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England start series warm-up in pub sevens tournament

21 August 2012

  • England's best sevens players start season in pub league
  • New signings and well-known stars will be on show at Harpenden RFC
England Sevens wing Dan Norton

Photo: Getty Images

England Sevens make their first appearance of the new season by going back to their roots at a club sevens tournament in Hertfordshire next weekend.

Sevens is now an Olympic sport so the road to Rio de Janeiro in 2016 will start for England’s players in the unlikely surroundings of the National Pub Sevens at Harpenden RFC on Sunday, August 26.

Established stars like prolific try-scorer Dan Norton, England’s most-capped forward James Rodwell and captain Rob Vickerman will be involved, as well as several new signings.

But England, who won the tournament when they entered as a warm-up for the Commonwealth Games in 2010, are only the No.2 seeds behind last year’s winners, the White Hart Marauders.

And while there are established sides from the domestic sevens circuit on view like the British Army and invitation side Samurai, head coach Ben Ryan’s team – European champions and ranked No.3 in the world – could also be pitting their wits against the likes of Tesco RFC, a local outfit from The Engineer pub and even Harpenden’s own self-styled ‘Mighty’ fourth team.

For Ryan, though, England’s participation is more than just a low-key warm-up that punctuates fitness work before the HSBC Sevens World Series begins on the Gold Coast in Australia on October 13-14.

Connecting with wider Sevens game important – Ryan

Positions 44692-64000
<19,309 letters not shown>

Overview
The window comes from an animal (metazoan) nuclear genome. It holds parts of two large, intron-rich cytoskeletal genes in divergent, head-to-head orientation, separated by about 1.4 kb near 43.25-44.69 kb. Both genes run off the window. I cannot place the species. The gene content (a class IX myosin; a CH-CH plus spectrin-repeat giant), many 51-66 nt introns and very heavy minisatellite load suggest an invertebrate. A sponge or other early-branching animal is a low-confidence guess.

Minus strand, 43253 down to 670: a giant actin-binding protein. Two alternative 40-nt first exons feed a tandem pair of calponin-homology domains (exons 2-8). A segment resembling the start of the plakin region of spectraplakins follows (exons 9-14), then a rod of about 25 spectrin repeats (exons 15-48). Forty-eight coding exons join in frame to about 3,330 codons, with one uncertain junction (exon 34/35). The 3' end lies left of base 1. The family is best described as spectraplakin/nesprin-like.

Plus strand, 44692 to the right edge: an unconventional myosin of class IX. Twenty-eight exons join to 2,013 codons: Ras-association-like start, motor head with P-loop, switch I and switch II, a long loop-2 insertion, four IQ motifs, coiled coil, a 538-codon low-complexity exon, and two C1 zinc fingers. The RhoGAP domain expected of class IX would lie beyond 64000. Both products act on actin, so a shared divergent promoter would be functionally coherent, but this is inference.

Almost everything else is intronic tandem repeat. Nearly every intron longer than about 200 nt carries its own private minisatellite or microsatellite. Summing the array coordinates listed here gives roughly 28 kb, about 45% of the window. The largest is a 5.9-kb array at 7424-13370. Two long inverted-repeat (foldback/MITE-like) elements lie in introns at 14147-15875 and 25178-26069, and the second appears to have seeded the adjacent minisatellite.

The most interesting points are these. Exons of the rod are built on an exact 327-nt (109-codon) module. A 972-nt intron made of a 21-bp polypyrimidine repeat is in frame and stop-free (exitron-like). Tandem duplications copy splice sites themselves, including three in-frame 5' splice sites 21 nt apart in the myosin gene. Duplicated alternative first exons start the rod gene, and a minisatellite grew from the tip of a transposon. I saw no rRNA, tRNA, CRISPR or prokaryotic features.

"Yes, part of the reason we’re coming back to Redbourn Lane is to give us some pitch time six weeks out from the start of the HSBC Sevens World Series, mixing our side up and trying out some of the things we’ve been working on," said Ryan.

"But the main reason we’re back is down to what we enjoyed most of all about our last visit: the chance to meet and talk with so many players and fans who love sevens and are genuinely interested in what we are doing at an international level.

"Sometimes in professional sport we can forget where we’ve come from. It’s important to us that we all understand what it means to play for England and who we are representing. England teams need to be connected to the rest of the game, so we’d like everyone there to feel free to talk to us and spend time with us as well as taking us on in the tournament."

For their part, Harpenden are enthusiastic about the return of England, who handed their 2010 prize money to charity.

"It’s a day’s rugby and the qualification leagues at the start mean that England could begin by playing a pub side or even our own fourth team," said the club chairman Jonathan Edwards.

"But all the players think it’s magic to be able to have the chance to pit their skills against these guys. When they go back to work and get asked what they did at the weekend they’ll be able to say ‘Oh, I played sevens against England’.

"Who knows? We hope that Ben might even spot one or two of our players he likes the look of on the day."